At the FPT meeting, ministers discussed current key challenges and a vision for the future of agriculture
By Jackie Clark
Agriculture ministers from across Canada came together in a hybrid format – some in person and some online – for the Federal Provincial Territorial (FPT) agricultural ministers meeting this week.
Lisa Thompson, Ontario minister of agriculture, food and rural affairs, hosted the event in Guelph, Ontario.
The ministers gathered to discuss key issues in the ag industry today, as well as establish a mission and direction for the next policy framework, explained Marie-Claude Bibeau, federal minister of agriculture and agri-food, in a Nov. 10 press conference.
“Over the past three days our group of FPT ministers fleshed out plans on how we can best position Canada’s farmers and food processors as world leaders in sustainable agriculture,” she said.
“The meeting comes as farmers, processors, and others in the sector face unprecedented challenges with the pandemic, climate change, labour shortages and supply chain disruptions. Farmers and agri-food businesses have proven their incredible resilience in the face of these obstacles to feed Canadians and deliver our world-class products to customers around the world. As ministers, we are here to listen to farmers and the entire sector, to ensure their concerns and ambitions are top of mind,” Bibeau explained.
“Together we have created the Guelph Statement, which sets the direction for the next policy framework, set to launch in Spring 2023,” she said. “We have agreed on a vision that Canada is recognized as a leader in sustainable agriculture and agri-food production and drives forward to 2028 from a solid foundation of regional strengths and diversity, as well as the strong leadership of the provinces and territories in order to rise to the climate change challenge, expend new markets and trade, while meeting the expectations of consumers and feed Canadians and the rising global population.”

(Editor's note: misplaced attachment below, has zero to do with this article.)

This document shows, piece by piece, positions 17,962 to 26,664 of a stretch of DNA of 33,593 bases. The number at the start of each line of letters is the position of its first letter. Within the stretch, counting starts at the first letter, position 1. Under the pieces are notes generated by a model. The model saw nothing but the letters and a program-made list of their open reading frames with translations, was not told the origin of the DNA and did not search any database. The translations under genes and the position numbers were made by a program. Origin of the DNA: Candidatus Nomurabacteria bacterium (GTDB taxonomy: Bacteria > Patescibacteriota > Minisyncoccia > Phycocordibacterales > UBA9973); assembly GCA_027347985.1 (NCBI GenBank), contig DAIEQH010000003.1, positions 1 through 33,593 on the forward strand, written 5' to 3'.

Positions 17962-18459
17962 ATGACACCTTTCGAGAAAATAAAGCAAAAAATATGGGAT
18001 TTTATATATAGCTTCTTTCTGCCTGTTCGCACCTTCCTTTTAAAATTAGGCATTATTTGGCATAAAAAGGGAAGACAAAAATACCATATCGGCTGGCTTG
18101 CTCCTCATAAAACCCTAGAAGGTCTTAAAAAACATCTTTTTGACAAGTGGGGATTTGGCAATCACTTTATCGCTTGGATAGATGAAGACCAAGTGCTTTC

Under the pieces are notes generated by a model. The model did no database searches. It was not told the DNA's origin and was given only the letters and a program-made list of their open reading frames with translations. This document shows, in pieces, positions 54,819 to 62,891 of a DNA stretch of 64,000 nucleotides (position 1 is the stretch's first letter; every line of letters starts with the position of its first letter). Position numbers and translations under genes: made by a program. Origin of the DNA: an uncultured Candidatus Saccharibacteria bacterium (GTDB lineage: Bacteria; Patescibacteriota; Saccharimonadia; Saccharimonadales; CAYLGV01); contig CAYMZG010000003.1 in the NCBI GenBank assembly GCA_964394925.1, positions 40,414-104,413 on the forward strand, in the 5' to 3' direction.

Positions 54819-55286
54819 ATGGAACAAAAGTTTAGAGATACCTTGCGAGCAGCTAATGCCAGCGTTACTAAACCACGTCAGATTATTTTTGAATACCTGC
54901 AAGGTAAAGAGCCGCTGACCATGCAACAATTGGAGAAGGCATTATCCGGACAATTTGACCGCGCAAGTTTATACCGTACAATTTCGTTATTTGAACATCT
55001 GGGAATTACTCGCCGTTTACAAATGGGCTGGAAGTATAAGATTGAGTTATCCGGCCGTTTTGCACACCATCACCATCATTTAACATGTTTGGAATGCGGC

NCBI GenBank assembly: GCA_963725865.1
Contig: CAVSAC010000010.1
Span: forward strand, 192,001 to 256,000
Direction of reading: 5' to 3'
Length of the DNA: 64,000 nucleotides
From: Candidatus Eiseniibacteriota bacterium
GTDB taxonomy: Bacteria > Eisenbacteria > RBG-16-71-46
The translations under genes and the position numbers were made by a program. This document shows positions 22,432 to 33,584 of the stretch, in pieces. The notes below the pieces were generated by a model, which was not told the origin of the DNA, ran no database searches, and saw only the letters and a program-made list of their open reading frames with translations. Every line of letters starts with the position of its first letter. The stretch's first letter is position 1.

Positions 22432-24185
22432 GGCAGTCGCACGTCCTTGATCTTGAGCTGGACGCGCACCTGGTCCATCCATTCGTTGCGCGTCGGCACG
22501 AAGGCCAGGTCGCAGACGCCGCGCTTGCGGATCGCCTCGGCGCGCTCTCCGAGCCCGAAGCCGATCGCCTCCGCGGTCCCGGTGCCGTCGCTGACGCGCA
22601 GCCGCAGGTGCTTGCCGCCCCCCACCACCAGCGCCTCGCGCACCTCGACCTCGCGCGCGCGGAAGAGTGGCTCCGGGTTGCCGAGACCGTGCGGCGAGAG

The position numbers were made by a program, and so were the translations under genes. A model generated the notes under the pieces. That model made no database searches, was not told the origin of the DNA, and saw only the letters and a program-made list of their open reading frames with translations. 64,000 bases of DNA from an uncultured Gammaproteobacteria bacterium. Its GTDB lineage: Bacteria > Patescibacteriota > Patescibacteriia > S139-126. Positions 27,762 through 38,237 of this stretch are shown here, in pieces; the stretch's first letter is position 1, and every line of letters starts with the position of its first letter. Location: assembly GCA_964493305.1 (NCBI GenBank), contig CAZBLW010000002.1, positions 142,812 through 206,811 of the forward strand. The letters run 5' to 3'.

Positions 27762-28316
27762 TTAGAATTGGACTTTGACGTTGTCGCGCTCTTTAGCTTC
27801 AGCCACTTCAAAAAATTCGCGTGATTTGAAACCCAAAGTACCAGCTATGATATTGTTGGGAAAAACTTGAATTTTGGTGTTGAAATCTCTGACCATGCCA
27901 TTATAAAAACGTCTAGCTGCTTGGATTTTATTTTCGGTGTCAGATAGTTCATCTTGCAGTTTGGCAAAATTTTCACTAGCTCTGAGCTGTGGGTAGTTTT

Part of building toward that policy framework vision involves addressing current challenges.
“A big part of a strong and resilient future for the sector is the need for reliable labour,” Bibeau said. Provincial representatives explained specific labour challenges, and industrial and government support will be necessary to realize solutions.
“We will take both a short and a long-term view to address these critical labour challenges,” she added.
Bibeau highlighted progress and successes of AgriRecovery and AgriStability programs. Work to reform business risk management programs is ongoing, she said.
In addition to labour and trade and market access, Thompson listed mental health as a key topic for supporting economic growth in the food sector.
“I’d also like to note that we spoke very diligently on the continued priority of FPT preparedness to protect our pork industry from the African swine fever,” she explained. “This was and will remain a key focus.”
The FPT ministers have formed a national team ready to collaborate on continued growth and solutions for the entire industry, she added.
“Despite representing diverse regions, as a country I can tell you with certainty that we are united in our shared goal of continuing to build and improve a strong, competitive and sustainable agri-food sector,” Thompson said.
“Challenges are great, but the sky is truly the limit for Canada’s agricultural sector,” said Bibeau.